By the time the dust settled in T-Mobile Park, the New York Yankees had made a statement, somewhat different than the flag the Seattle Mariners planted in Yankee Stadium last week. Playing far from their best game, the Yankees nonetheless trounced a Seattle club that put up a middling performance. On a different night, against a lesser opponent, Seattle might easily have squeaked out a victory. They did that exact thing last week in their first victory of that previous three-game set, playing well enough against the sloppiest of New York’s finest, stealing a victory they probably did not “deserve”. But Monday night, Seattle’s mediocre met New York’s average, and the result was absolutely grisly.
It went awry quickly, with Logan Gilbert putting up what was in my estimation a reasonable outing that was not nearly enough to outdo the Yankees’ unrelenting lineup. Even without Giancarlo Stanton and Harrison Bader, New York’s row is capable of plenty of felonies, including punishing Gilbert for every mistake he made. Seattle’s 25-year-old righty was not stellar, by any means, but the more middling feel for his slider Monday night was absolute doom against these Yankees in a way most lineups might not have been able to capitalize. In the top of the third, for instance, when Gilbert fell behind 3B Josh Donaldson, he pumped a 97.4 mph fastball on the inner third. The pitch was easy to expect, sure, but 97 and change is such that Gilbert can often get a foul ball or dodge a barrel, even in hitter’s counts. No such luck this evening, and the ball left the yard.
The same to the next batter, Gleyber Torres, as Gilbert pounded the bottom outer third of the zone with curves and sliders. Finally, a fastball to attempt to power past the be-heeled Torres. No dice.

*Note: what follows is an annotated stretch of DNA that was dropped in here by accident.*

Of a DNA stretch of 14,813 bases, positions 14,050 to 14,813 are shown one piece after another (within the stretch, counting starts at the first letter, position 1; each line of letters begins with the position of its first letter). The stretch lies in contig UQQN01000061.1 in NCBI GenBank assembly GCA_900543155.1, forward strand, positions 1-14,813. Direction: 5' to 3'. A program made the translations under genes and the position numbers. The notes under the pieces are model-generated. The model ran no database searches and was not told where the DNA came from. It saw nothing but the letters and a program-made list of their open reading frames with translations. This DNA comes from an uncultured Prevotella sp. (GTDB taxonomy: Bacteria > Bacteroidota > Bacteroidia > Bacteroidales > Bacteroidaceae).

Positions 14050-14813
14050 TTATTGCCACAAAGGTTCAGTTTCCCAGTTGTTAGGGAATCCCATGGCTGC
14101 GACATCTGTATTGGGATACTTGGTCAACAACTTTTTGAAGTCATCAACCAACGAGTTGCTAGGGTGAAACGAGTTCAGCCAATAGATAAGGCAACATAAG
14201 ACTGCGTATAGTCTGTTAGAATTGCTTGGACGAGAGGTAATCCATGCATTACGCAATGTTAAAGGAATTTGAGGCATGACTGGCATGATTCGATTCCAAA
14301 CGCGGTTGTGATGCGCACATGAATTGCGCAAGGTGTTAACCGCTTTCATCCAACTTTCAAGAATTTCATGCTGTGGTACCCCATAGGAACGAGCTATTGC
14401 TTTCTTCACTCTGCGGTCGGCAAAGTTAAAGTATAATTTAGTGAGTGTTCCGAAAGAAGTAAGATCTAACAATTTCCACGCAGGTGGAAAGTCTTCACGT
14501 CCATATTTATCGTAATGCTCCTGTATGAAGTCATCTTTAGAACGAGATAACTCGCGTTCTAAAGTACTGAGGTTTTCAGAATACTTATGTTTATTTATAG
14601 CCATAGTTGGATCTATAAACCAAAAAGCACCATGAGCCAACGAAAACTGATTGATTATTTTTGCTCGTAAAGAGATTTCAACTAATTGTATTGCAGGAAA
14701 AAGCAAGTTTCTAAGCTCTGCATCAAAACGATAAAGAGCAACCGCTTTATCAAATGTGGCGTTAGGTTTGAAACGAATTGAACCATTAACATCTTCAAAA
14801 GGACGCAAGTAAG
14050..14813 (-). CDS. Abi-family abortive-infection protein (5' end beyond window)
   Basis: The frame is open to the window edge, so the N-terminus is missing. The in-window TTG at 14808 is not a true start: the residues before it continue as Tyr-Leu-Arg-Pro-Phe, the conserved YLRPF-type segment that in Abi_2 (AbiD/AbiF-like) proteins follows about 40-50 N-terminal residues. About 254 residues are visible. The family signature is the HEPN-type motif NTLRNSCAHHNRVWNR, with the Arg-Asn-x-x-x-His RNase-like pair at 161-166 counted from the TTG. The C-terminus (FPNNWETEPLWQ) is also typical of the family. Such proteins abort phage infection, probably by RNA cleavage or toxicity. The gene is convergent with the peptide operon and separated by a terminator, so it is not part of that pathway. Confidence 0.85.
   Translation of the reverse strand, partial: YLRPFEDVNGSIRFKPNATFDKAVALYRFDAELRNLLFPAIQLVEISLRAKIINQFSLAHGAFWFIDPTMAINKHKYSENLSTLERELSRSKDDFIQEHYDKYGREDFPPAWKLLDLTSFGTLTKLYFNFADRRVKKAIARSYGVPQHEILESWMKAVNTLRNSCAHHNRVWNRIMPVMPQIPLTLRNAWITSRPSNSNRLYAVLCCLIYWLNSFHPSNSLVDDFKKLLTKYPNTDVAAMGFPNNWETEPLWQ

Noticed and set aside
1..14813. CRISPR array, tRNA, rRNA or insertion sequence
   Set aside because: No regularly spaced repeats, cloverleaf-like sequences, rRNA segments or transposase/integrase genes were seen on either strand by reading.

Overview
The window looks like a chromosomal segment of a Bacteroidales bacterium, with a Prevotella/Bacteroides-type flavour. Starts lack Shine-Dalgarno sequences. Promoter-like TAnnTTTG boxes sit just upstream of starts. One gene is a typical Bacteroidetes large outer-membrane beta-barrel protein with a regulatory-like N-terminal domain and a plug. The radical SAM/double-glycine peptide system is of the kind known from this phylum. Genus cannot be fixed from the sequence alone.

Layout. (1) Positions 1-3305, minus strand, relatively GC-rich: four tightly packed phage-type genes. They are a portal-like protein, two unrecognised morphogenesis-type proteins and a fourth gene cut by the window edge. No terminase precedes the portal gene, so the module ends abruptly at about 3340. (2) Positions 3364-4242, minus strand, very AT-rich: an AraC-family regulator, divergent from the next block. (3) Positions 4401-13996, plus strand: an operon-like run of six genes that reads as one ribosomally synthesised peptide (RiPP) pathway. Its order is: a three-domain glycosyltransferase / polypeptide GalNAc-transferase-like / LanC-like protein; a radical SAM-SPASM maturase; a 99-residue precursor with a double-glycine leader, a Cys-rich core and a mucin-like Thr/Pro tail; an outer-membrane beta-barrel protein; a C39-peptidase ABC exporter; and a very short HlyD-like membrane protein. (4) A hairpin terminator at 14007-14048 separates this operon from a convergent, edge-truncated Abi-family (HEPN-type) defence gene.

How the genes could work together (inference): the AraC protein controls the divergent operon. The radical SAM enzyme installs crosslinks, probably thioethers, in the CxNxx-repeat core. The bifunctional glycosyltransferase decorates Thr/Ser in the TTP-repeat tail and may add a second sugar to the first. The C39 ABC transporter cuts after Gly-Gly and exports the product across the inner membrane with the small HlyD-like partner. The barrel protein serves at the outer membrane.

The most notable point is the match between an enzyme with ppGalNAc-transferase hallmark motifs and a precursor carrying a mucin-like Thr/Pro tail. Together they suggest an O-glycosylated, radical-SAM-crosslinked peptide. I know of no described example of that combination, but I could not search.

Breaking ball to Andrew Benintendi at the knees outer third? RBI double.
A few innings later, breaking balls to Donaldson lead to a double all the same, before yet another battle with Torres ended in a well-spotted slider finding outfield grass.
Gilbert caught a lot of the plate at times throughout the night, but that is part of what makes him successful oftentimes. He is a power pitcher with quality stuff, but he does not give away plate appearances by free passes often. At his best, that makes for dominant outings with uncanny efficiency. Against the best hitting team in baseball, tonight it meant a lopsided loss.
Therein, again, the gap between Seattle and their opponent was laid bare. The Yankees are a 100-win team because their lineup is one that consistently punishes each mistake, whereas Seattle does so better than most, but still more intermittently. Mitch Haniger’s 100th home run as a Seattle Mariner was cause for celebration, as was his three-hit day, but the club’s primary threat came in the 4th inning and yielded one run on a bases-loaded walk by J.P. Crawford. It was a sensational plate appearance for Crawford, for what it’s worth, as the M’s shortstop fouled off five two-strike offerings, all in the zone, before finally pushing Taillon off the plate for a free pass. Had Cal Raleigh’s first pitch ambush of a cutter hewed just 10 feet to the north, Seattle would’ve secured a 6-4 lead they might have defended more aggressively. Instead, the 9-4 final score reflects a solid effort by the offense against the best of New York’s bullpen and one of their more average starters, and what a gap remains between Seattle’s ability to cruise to victory and that of the cream of the American League.